Happy Independence Day!

Last night, Mexican president Andrés Manuel López Obrador (AMLO) delivered “el grito de independencia” (“cry for Independence”), to commemorate the onset of the Mexican war for Independence, on the first hours of September 16, 1810.  Miguel Hidalgo y Costilla, the Catholic priest who made the call that night in the town of Dolores, exhorted Mexicans to defend the “Holiest Queen and Mother of all Mexicans”, the Virgin of Guadalupe, and fight against the bad government, ringing the bell from his parish church; an image of the Virgin became the banner of the movement.  After that, September 16 has been commemorated almost every year throughout Mexico’s History; as early as 1812, general Ignacio López Rayón led a military ceremony and festivities in the town of Huichapan in the Mexican state of Hidalgo (named after the priest).  After the war culminated with Mexico’s Independence in 1821, states and municipalities have joined the national re-enactment by the president.  In 1857, the holiday became secular, and the Mexican flag and the bell of Dolores (which was brought to the National Palace in Mexico City, and placed on top of the central balcony, see photo above) are currently used as symbols of Mexico’s Independence during these ceremonies.  Although AMLO had the antecedent of other Mexican presidents re-enacting this pivotal event in Mexican history, and mentioning several of the leaders of the movement is tradition, as he had promised, he modified his “grito.”  In an upbeat jumble of “¡Vivas!” (“long live … !” exclamations), AMLO included calls and praises not only to male citizens and Independence war heroes, but to Mexican women (¡mexicanas!) and the “mothers and fathers of our nation”, as well as Mexico’s courageous people, indigenous groups and its sovereignty.  The ceremony concluded in the traditional way, though, ringing the bell of Dolores and with three emotional calls of:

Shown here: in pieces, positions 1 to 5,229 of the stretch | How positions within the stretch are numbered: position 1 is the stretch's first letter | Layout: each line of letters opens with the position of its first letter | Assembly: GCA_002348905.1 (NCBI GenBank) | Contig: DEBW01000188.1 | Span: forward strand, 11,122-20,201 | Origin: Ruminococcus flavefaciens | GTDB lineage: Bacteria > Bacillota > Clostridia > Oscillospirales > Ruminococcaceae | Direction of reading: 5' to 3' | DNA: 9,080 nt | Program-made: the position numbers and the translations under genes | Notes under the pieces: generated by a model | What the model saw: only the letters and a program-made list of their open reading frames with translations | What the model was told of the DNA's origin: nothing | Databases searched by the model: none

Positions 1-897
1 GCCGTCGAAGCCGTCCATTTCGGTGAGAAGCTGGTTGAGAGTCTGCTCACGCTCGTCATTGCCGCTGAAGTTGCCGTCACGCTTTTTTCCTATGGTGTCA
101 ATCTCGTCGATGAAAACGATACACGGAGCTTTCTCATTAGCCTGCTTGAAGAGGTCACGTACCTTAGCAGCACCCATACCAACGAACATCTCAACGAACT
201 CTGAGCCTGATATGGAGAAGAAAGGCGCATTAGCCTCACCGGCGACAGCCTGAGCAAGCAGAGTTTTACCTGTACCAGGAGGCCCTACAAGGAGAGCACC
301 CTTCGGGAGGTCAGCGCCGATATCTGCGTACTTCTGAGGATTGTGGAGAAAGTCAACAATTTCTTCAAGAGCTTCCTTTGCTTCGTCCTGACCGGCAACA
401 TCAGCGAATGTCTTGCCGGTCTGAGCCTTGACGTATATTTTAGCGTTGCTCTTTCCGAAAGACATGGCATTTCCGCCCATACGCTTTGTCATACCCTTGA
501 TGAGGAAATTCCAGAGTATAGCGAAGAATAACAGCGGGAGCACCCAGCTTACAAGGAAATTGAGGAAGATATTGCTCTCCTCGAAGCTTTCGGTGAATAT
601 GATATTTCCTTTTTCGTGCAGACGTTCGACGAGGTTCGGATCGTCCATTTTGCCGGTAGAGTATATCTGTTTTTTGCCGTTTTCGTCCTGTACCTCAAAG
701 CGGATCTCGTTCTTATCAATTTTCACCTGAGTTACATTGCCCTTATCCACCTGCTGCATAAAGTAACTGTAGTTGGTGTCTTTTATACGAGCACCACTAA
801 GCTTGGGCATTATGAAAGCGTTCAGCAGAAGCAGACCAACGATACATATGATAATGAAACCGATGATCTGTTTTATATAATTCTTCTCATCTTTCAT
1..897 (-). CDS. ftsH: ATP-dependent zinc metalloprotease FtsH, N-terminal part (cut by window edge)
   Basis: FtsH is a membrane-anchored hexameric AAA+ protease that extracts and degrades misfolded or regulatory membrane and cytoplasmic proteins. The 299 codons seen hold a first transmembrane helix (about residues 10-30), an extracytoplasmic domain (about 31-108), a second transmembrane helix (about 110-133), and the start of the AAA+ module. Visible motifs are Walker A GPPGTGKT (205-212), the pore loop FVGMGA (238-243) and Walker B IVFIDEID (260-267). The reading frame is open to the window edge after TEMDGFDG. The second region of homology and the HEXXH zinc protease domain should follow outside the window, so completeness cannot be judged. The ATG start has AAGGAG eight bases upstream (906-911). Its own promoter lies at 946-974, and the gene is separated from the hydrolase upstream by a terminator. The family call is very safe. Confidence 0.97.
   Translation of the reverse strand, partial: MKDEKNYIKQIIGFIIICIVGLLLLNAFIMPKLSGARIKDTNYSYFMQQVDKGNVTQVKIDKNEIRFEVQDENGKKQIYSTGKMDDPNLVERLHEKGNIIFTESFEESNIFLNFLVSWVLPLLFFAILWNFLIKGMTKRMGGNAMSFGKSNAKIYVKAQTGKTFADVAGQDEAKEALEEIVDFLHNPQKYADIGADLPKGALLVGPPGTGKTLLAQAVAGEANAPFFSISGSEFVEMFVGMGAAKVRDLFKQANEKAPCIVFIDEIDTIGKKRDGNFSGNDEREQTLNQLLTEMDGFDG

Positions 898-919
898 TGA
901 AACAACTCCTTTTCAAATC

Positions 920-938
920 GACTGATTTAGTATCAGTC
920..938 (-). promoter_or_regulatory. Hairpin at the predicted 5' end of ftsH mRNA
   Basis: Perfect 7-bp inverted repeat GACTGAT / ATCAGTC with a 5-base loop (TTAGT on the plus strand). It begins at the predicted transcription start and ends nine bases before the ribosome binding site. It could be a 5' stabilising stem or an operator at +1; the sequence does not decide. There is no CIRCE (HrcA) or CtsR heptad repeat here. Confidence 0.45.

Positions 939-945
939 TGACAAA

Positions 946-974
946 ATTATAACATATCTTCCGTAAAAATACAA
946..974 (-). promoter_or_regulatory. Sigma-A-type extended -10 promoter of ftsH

¡VIVA MEXICO! 

 

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6 thoughts on “Happy Independence Day!

    1. In Mexico, yes, “B” and “V” sound the same; in Spain, definitely no; that’s probably why Duo does not mention it. To be safe, make the distinction; Mexicans will still understand and Spaniards will be happy.

      Liked by 2 people

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